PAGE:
Stephen Colbert Reflects on Emotional Interview With Anderson Cooper

After Stephen Colbert and Anderson Cooper engaged in an emotional interview about grief last year, the late night host took a moment to reflect on their viral discussion while making a guest appearance on Watch What Happens Live With Andy Cohen Thursday night. 

During a CNN interview with Colbert, Cooper opened up about the recent loss of his mother, and discussed the letter that Colbert sent him after her death. "You wrote me a letter after my mom died, and in it you said, 'I hope you find peace in your grief,’” Cooper said. “One of the things I’ve been thinking a lot about is how we don’t really talk about grief and loss. People aren’t comfortable talking about it."

During their conversation, Colbert opened up about his faith, something he learned to lean on after losing his father and two brothers to a plane crash when he was 10 years old. 

"I was very grateful to have that conversation with Anderson," Colbert told Cohen. Cohen explained that the interview seemed to have gone viral because it was something that "resonated with so many people," recalling Cooper telling him that that interview was his "most-talked-about moment" of the year. 

"I think that because the things he was asking me about are common to all of our experiences, but we generally don't want to talk about them because there's something about grief that we feel is contagious," Colbert explained of the attention his conversation with Cooper received. He went on to explain that he finds many wanting to "socially distance" from the "knowledge that that is waiting for everyone to experience in a natural and normal and human way."

He added: "The elephant in the room is that while love lasts forever, our relationship or our present physical relationship with those we love most doesn’t. We just don’t want to talk about it to invite that particular anxiety or demon into the room and so I think the fact that Anderson and I just talked about it frankly and from our hearts might have been unusual but not unique. It's just that we did it publicly."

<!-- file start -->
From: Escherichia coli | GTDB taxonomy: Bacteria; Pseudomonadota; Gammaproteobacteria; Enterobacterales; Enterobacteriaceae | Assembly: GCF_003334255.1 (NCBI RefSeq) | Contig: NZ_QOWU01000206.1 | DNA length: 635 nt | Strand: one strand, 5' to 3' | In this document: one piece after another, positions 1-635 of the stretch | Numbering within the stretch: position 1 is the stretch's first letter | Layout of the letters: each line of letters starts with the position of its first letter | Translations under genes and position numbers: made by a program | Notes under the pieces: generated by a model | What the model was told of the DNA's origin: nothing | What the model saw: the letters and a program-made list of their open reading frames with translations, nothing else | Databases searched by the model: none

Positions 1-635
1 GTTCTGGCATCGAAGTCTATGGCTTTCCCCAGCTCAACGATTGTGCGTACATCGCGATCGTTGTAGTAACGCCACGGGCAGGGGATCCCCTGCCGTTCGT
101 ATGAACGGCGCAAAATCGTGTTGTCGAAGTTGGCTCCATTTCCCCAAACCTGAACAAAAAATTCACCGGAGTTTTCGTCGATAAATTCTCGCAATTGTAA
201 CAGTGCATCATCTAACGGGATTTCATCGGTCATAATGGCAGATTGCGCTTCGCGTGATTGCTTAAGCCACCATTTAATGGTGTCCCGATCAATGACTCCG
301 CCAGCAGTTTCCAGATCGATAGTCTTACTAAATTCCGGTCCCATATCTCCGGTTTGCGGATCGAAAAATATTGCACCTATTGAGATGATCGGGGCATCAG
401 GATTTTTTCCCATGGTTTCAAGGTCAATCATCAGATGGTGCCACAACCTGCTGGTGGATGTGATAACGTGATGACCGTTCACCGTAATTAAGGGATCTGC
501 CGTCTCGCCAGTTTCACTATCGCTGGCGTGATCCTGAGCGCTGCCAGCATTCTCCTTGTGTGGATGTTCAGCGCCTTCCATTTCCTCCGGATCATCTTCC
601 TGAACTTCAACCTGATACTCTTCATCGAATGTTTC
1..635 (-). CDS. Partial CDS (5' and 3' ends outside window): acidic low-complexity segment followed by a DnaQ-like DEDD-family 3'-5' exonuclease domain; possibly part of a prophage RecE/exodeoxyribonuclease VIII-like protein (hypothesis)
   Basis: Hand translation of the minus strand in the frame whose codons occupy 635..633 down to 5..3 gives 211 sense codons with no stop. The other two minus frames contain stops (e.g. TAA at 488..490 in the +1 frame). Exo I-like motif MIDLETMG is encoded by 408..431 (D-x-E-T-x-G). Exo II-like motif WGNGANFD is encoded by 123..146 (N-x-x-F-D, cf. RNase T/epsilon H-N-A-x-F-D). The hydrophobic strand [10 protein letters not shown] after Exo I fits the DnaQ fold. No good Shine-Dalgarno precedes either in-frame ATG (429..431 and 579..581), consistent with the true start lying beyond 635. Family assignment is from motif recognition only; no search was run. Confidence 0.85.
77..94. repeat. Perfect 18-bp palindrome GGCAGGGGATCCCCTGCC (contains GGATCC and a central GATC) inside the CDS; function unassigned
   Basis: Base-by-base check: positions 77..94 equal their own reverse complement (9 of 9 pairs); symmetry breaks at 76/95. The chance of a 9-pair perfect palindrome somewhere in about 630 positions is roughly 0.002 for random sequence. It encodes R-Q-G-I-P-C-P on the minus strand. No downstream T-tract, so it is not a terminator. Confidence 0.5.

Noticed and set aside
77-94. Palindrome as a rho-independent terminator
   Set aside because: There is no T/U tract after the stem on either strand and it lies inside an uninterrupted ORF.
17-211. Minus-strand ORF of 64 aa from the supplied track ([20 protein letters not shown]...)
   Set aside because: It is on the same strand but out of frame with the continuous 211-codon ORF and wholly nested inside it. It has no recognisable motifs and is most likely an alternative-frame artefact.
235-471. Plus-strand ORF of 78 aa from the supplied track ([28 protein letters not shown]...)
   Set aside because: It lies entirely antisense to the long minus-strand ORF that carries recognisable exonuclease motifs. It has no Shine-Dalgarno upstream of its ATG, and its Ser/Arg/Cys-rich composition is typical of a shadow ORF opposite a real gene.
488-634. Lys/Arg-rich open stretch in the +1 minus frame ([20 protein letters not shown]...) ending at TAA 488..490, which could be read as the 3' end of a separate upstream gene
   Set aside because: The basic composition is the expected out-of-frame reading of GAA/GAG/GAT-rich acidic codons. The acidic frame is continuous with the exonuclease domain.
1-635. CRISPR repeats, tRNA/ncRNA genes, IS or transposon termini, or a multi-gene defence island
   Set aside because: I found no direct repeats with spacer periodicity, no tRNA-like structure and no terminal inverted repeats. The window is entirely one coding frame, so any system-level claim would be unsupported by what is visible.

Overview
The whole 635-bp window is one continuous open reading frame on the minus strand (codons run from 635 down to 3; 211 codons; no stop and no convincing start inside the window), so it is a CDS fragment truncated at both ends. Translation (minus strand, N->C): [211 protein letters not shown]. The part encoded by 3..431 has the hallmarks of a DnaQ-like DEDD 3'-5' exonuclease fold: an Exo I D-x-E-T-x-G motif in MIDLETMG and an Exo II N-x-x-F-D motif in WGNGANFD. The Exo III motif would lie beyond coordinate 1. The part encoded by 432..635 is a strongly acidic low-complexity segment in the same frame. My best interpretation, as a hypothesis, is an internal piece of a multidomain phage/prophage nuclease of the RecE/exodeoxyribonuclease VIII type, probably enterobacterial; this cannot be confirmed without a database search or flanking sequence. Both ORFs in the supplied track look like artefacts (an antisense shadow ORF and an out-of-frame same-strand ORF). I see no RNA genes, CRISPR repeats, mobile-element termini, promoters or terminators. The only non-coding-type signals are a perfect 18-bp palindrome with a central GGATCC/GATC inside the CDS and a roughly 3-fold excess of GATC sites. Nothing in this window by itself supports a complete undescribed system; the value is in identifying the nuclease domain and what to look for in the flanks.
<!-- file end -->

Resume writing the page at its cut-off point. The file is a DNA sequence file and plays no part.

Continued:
Though Colbert may have gotten emotional during his interview with Cooper, he admitted to Cohen that there have been many times he's gotten into a "knife fight" with guests, during his time hosting the Colbert Report for 11 seasons. 

"There were some times when I had people on and I didn't realize that we were about to get into a knife fight because I didn't mean to. But they didn't expect me to ask them a question about whatever my character wanted to ask about," he said. He quipped that even though the audience may have only seen them from their necks up, underneath, there were "knives going back and forth."

"I didn't actually enjoy them that much because I didn't want to scare away guests," he said. 

After Cohen asked whether Colbert could name a guest that he went to battle with, Colbert paused before revealing author Dinesh D'Souza was one of those guests. "Didn't go well but, you know, no one cares, right?" 

Later on, Cohen poked fun at Colbert for having notoriously auditioned for a myriad of acting projects in his early career, but never securing a role. When interviewing Ryan Reynolds on The Late Show last month, Colbert admitted to the actor that he had auditioned to play Screech in Saved by the Bell, but the role eventually went to Dustin Diamond. 

Cohen then asked the late-night host if he could give insight into what other potential roles Colbert could've had. 

"I auditioned to be in the movie Roadhouse with Patrick Swayze. I think I auditioned for Ally McBeal," he shared, admitting that he never got a final callback. He also recalled having auditioned for the films 21 Jumpstreet and Hamburger Hill. 

"I didn't get cast in anything," Colbert quipped. "No director ever agreed with the casting agent." 

The two later discussed possible candidates to be Joe Biden's vice president, in which Colbert selected "firecracker" Kamala Harris, Michigan Governor Gretchen Whitmer,  "America's sweetheart" Elizabeth Warren and Veep star Julia Louis-Dreyfus.